This and that and the other thing

It’s been a tough few weeks.

Those who read the previous post know of the other thing, but this and that were also a bother. But, yes, the other thing overshadowed all else.

We’re still in the disbelief mode mixed with the “I’m just gonna cry for a bit” mode. My brother died of an aneurysm and part of being a survivor — all survivors — is the guilt. He is gone and I’m still here. Why didn’t I push him harder to go see a doctor? Why didn’t I ask more questions? Why, why, why . . .

. . . because neither he nor any of us contemplated even the possibility and immediacy of something like this happening.

There’s now a temptation to look at everything as a risk, of being cautious and aware of every little thing. To tell anyone who would listen that whatever it is they are feeling that isn’t quite right might be serious and they should go have it checked out.

I don’t know how long this phase lasts since I’m new to this situation, but the reality is that it will fade, both for us and for others. That’s because we don’t know.

We don’t know the combination that lets us predict what genetic and lifestyle choices call the shots. And that’s discounting accidents and extraordinary events outside our control. No one thought to warn the people on the jet the Iranians shot down that people make mistakes and that sometimes innocent lives pay the price.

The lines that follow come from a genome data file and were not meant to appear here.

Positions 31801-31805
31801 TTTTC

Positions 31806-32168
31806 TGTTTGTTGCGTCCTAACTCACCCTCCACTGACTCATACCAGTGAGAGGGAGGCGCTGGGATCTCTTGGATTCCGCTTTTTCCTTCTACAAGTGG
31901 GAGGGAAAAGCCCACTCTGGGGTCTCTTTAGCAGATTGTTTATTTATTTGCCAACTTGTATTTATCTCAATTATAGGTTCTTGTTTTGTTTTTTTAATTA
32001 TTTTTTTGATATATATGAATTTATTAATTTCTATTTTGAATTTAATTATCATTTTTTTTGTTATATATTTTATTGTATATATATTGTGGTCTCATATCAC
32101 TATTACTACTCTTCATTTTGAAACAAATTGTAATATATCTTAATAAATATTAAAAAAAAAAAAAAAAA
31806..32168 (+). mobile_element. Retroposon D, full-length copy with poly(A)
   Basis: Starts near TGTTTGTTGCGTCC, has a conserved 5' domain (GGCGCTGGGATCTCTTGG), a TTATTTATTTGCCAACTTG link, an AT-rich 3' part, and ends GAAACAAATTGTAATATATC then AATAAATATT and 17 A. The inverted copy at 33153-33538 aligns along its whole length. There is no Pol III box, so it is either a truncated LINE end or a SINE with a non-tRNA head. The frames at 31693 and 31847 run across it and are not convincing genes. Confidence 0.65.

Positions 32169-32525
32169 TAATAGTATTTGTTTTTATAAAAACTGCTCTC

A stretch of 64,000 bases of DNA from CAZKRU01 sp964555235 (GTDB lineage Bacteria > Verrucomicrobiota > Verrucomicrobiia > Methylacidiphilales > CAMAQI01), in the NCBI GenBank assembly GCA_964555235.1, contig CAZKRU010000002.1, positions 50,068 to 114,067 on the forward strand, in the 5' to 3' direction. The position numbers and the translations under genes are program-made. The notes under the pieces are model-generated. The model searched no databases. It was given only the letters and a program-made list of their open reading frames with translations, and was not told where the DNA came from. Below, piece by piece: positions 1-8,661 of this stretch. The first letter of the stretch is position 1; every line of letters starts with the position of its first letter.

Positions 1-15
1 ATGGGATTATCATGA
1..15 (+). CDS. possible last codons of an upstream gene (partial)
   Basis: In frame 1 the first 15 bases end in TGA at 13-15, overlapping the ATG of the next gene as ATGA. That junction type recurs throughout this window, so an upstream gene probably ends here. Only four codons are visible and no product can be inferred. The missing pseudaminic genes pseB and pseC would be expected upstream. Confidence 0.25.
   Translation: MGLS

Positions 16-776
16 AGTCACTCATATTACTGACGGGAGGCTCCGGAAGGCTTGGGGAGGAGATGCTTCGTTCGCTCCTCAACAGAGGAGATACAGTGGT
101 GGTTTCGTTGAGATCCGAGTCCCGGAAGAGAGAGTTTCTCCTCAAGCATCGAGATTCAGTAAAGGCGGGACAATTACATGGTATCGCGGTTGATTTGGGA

Understand, I’m not fatalistic. I believe we have a measure of control. It’s not perfect nor assured, but the tools at our disposal today are much better than five, ten, fifty years ago. Sure, there’s much we don’t know, but we know a lot.

So, I’ll probably continue to give advice about lifestyle choices even as I know people rationalize avoiding doing things they know they should do. Heck, I do it. Today, there’s a good chance that, when I get up for a snack, I will opt for an apple as opposed to an almond-poppy-seeds or blueberry muffin. A few days from now, I’ll say I don’t want to waste the muffins in the fridge. Besides, what’s the harm of a muffin once in a while?

Good question. We don’t know, but most of us rationalize it’s negligible. We rationalize all risk is negligible.

We’re late and we opt to put our life in danger as well as the lives of people around us as we speed and weave in and out of traffic. Or, we absolutely have to text about Brad and what’s-her-name getting back together, and we can’t wait until we stop driving.

Okay, Okay . . . you don’t need me ranting about stuff you almost never do. Just remember that “almost never” is not “never”.

Anyway, this is about getting back into what will pass as the new normal for Melisa and I. The grief will dull — but not entirely go away — and life goes on.

Starting tomorrow, I’ll not mention any of this again and will resume posting stuff. Hummingbirds, mainly, for tomorrow. The next day, Wednesday the 22nd, I’ll post the three stories Garry, Perry, and I wrote for our alphabet challenge. A step above, they are. Or, at least we think so.